[verb in-vahyt; noun in-vahyt]
- to request the presence or participation of in a kindly, courteous, or complimentary way, especially to request to come or go to some place, gathering, entertainment, etc., or to do something: to invite friends to dinner.
- to request politely or formally: to invite donations.
- to act so as to bring on or render probable: to invite accidents by fast driving.
- to call forth or give occasion for: Those big shoes invite laughter.
- to attract, allure, entice, or tempt.
- to give invitation; offer attractions or allurements.
- Informal. an invitation.
Origin of invite
First recorded in 1525–35, invite is from the Latin word invītāre
SynonymsSee more synonyms for on Thesaurus.com
1. See call.
Dictionary.com Unabridged Based on the Random House Unabridged Dictionary, © Random House, Inc. 2018
Related Wordscompany, caller, foreigner, guest, transient, visitant, inspector, invitee, out-of-towner
Examples from the Web for invitees
The move apparently was to make sure none of the invitees was up to any mischief.Up to Speed: All You Need to Know About the Thai Coup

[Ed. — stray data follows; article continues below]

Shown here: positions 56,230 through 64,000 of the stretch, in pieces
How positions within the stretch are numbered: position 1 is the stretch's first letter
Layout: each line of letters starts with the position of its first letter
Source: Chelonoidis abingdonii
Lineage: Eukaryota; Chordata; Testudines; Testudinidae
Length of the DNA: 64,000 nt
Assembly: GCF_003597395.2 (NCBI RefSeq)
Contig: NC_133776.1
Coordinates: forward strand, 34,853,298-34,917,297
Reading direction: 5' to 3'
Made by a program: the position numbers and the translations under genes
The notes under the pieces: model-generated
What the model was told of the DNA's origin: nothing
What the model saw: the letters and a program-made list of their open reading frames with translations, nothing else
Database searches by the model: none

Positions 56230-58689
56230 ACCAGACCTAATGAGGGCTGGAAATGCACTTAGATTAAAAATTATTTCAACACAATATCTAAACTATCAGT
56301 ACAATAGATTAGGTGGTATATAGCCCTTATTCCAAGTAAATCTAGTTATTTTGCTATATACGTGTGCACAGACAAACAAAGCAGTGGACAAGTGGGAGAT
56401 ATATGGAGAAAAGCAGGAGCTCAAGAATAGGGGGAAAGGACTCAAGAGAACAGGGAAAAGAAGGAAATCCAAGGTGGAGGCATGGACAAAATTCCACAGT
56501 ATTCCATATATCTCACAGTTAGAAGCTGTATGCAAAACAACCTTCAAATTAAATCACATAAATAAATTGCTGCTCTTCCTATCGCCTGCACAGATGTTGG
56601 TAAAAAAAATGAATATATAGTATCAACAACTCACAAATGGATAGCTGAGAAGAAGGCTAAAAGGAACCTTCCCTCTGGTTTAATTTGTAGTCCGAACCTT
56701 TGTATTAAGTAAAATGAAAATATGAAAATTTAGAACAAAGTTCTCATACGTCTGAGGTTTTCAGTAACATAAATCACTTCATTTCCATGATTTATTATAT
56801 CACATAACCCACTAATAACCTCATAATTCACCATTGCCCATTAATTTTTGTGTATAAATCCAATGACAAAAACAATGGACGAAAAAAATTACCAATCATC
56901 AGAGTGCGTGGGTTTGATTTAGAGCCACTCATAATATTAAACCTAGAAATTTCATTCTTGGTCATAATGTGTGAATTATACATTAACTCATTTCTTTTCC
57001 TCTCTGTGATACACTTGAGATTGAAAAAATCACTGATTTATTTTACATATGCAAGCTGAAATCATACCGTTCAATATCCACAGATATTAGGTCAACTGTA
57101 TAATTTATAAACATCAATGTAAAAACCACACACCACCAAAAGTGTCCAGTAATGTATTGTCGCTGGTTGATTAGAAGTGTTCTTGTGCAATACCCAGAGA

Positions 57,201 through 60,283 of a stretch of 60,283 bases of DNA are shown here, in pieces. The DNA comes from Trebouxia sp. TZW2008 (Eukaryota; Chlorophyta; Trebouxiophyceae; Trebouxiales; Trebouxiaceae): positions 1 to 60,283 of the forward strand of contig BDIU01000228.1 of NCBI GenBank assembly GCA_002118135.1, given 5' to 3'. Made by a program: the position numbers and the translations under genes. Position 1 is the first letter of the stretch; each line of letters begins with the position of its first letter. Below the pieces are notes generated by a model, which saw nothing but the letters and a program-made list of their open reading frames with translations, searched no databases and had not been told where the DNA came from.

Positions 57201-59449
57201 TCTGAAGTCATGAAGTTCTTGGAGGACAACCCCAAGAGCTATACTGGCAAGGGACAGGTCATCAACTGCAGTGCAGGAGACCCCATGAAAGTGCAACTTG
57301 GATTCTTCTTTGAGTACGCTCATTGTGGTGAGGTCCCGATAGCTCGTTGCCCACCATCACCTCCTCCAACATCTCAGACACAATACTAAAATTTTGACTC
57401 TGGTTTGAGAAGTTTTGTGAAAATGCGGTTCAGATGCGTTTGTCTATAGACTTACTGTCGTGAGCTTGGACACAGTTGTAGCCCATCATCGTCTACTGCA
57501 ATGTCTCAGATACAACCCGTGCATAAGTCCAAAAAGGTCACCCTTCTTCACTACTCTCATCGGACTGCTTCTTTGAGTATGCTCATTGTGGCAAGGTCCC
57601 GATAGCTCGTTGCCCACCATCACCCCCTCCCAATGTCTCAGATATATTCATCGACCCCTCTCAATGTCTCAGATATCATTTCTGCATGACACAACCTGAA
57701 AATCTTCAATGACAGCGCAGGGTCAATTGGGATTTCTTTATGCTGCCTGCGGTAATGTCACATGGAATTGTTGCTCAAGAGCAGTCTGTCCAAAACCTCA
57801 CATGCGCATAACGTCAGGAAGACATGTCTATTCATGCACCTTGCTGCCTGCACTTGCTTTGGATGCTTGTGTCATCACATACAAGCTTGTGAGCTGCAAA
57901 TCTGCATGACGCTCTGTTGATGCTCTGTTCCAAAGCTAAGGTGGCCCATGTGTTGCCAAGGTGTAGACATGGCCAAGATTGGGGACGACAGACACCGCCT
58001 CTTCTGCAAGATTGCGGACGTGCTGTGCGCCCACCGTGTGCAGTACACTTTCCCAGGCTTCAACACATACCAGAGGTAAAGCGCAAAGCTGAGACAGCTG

May 27, 2014
Some invitees gain career cred; others earn public ridicule.Cannes' Eight Buzziest Films
May 19, 2009
I knew a lot of them -- some were my invitees -- and the others were friends of my pals or my pals' pals.Little Brother
- to ask (a person or persons) in a friendly or polite way (to do something, attend an event, etc)he invited them to dinner
- to make a request for, esp publicly or formallyto invite applications
- to bring on or provoke; give occasion foryou invite disaster by your actions
- to welcome or tempt
- an informal word for invitation
C16: from Latin invītāre to invite, entertain, from in- ² + -vītāre, probably related to Greek hiesthai to be desirous of
Collins English Dictionary - Complete & Unabridged 2012 Digital Edition © William Collins Sons & Co. Ltd. 1979, 1986 © HarperCollins Publishers 1998, 2000, 2003, 2005, 2006, 2007, 2009, 2012
Word Origin and History for invitees
1650s, from invite (v.).
Online Etymology Dictionary, © 2010 Douglas Harper